This collection of drawings and prints takes the associative language of ‘forest’ and ‘clearing’ as its starting point. While forests are the subject of much creative response to environmental challenges, I am influenced by Robert Pogue Harrison’s Forests (1992) where he discusses the symbolic space forests occupy at the edge of settlements: at the edge of exteriority and interiority, as simultaneous places of refuge and physical denial. In evoking Heidegger’s notion of the ‘clearing’ – the open space of light (lichtung) where human consciousness can emerge, Harrison writes that for the celestial religions of the world to develop, forests had to be felled so that a pathway to the heavens could be opened through the canopy. Forests of the modern world became the raw material of conquest and colony, for centuries providing wood for ships and wagons. I am interested in what this symbolic opening of ‘tree space’ means and the paradox between enabling visibility and generating devastation and subjugation.
The works refer to congestion, aggregation, contamination, coagulation, and the act of clearing as forms of compositional construction. Using visual devices that crowd, flatten, and deny hierarchy or dominance, they compress figure-ground relationships as a reflection on the full and felled forest and the associated tensions between them. Images move between those that demonstrate horror vacui and those that rely on singular images or vacated surfaces.
The work has a wide range of reference, and draws on: settlement and distribution through human, science and visual lenses, held by and refusing the grid; the visual analogy of the dandelion head as a formal structure diffused by single breath; the horizontality of Leo Steinberg and Rosalind Krauss; Leonardo’s Cloudbust of material possessions; Uccello’s The hunt in the forest and Botticelli’s Story of Nastagio degli Onesti; settler trees in Constantia; histological images of brain tumours and infectious disease; multiple hands of St Francis; scatological drawings imagined as the ultimate space of interspecies entanglement; knotted limbs; gall ink, intestines, the 0-horizon, and Charles and Ray Eames’ Powers of Ten.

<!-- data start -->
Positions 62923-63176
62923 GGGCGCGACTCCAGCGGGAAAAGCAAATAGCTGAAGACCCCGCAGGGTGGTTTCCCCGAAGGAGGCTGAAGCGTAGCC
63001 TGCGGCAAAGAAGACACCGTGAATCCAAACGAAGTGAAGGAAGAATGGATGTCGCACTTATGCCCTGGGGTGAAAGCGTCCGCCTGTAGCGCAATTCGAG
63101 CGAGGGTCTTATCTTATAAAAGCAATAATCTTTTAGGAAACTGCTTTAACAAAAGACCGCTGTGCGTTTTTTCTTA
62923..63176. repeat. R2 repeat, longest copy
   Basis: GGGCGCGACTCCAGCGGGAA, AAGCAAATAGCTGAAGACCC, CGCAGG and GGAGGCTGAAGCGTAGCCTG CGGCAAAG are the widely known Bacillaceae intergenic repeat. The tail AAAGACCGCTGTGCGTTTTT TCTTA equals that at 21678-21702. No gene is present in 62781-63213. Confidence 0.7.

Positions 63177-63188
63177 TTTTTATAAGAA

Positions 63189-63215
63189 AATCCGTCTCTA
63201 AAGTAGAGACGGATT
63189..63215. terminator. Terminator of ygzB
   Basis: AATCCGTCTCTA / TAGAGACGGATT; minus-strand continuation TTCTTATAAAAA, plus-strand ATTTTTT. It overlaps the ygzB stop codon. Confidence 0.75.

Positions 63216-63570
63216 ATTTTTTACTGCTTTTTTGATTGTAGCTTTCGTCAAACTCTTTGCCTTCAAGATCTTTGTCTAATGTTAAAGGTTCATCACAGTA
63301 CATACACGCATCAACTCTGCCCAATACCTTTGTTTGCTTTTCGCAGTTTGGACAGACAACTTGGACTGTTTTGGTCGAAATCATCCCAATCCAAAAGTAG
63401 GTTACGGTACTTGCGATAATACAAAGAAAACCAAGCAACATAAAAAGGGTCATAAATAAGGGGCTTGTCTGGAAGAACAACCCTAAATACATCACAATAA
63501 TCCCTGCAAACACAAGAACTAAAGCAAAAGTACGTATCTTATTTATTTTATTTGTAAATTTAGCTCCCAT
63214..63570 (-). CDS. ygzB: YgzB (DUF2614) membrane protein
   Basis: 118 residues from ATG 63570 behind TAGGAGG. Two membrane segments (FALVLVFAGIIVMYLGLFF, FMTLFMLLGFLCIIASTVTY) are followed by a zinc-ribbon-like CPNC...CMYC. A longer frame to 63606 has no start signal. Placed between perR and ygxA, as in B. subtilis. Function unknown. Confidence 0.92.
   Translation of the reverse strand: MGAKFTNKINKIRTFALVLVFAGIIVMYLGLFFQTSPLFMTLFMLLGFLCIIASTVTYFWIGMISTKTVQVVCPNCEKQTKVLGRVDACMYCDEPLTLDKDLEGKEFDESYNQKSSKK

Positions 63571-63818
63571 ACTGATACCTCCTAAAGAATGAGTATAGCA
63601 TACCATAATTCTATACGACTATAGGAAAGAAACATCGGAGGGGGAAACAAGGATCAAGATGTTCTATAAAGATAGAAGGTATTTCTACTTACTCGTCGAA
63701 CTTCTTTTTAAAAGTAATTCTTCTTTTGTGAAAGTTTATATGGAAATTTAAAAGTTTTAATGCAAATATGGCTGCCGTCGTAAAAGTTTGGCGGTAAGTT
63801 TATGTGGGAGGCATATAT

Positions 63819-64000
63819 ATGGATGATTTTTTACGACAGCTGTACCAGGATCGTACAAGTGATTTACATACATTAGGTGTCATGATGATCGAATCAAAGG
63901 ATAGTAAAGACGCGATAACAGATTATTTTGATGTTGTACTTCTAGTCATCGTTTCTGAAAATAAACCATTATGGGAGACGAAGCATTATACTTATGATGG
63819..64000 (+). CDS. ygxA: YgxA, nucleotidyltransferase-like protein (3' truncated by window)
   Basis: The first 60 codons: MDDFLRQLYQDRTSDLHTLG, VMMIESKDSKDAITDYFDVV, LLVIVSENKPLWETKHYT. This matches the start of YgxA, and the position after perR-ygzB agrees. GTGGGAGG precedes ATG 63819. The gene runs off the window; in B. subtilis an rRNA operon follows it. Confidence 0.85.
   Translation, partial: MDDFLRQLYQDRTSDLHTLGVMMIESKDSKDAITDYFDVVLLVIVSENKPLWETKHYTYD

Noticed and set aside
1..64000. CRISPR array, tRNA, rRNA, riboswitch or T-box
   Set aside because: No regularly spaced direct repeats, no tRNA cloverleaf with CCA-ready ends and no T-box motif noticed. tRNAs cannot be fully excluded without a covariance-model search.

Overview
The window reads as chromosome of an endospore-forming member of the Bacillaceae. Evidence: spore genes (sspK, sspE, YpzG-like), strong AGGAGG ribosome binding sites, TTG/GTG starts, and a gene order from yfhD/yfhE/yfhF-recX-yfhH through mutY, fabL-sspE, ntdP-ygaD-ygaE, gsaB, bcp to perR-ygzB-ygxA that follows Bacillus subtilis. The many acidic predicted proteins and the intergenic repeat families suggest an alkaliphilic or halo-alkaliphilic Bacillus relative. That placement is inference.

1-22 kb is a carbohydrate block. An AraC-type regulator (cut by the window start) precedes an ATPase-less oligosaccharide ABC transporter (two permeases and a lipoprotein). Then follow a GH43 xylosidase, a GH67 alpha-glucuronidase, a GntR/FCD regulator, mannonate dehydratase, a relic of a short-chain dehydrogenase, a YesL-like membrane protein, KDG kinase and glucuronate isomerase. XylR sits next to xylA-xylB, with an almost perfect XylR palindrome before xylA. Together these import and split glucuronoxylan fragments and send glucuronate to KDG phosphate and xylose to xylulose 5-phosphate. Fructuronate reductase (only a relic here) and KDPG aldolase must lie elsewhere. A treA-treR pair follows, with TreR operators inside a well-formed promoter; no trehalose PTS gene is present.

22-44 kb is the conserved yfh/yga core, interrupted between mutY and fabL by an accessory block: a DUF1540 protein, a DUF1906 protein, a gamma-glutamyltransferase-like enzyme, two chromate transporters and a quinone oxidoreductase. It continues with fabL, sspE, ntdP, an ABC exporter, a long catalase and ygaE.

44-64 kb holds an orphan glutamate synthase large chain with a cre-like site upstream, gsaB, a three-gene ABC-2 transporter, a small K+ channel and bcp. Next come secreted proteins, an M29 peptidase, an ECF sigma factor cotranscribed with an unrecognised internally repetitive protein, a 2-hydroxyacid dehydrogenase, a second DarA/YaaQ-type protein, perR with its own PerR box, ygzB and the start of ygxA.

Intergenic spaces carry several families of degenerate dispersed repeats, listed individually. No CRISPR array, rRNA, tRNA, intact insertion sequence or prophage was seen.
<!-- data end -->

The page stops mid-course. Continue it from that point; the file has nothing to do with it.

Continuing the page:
The Extinction series of four long linocuts refers to the history of western scientific observation, the politics of nature study, and the construction of natural history in museum and book form. They are compositionally based on Renaissance hunting tableau and drawn from natural history museum iconography, the mass food industry, global disasters and industrial landscapes.
The Settler series translates old trees in the Cape Town suburb of Constantia into large linocuts. Representative of a colonial history, the trees by their particular forms (broken, smothered, truncated) point to an ending, and since their initial documentation, all have been felled.
An etching series of ten 10 x 10 cm prints began with an image of grass taken at Lake Michigan, Chicago, the site of the Eames’ 1977 Powers of Ten video. This was followed by nine 10 x 10 cm etchings of environmental disasters, that have equivalent formal values to the initial grass image, but taken at a proximal remove. In this way, attention is drawn to relative perspectives and magnitudes of crises.
Manifest: 300 hands of St Francis is a large-scale monoprint that translates hands sourced from more than 100 images of St Francis. The cult of St Francis marks a time in Italian Renaissance art when images of Christ became more visceral, and pain and sacrifice became the foregrounded subject of this genre of painting.
These prints have been exhibited at the International Academy of Printmaking, Beijing, 2020, Linocut Today, Staedtische Galerie Bietigheim-Bissingen, Germany 2022, Barnard Gallery, Nano 1.1, 1.2 and 1.3 2017 -2019, Conversations, Michaelis Gallery 2019.